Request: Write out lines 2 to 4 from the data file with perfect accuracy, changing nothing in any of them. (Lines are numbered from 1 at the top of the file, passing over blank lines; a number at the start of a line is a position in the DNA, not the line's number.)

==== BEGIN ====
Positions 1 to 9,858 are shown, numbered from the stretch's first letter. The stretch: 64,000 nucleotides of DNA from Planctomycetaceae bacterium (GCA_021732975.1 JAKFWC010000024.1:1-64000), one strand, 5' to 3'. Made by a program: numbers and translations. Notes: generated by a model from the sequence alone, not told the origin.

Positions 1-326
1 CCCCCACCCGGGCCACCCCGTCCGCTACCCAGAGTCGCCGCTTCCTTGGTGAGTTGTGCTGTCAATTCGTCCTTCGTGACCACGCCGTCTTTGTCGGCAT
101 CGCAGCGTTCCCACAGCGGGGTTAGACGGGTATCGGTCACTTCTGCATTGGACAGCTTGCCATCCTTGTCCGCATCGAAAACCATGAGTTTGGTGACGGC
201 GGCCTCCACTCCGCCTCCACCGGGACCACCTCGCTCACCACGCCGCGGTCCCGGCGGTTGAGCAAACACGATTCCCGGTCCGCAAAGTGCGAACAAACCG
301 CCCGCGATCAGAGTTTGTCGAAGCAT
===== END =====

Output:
Positions 1-326
1 CCCCCACCCGGGCCACCCCGTCCGCTACCCAGAGTCGCCGCTTCCTTGGTGAGTTGTGCTGTCAATTCGTCCTTCGTGACCACGCCGTCTTTGTCGGCAT
101 CGCAGCGTTCCCACAGCGGGGTTAGACGGGTATCGGTCACTTCTGCATTGGACAGCTTGCCATCCTTGTCCGCATCGAAAACCATGAGTTTGGTGACGGC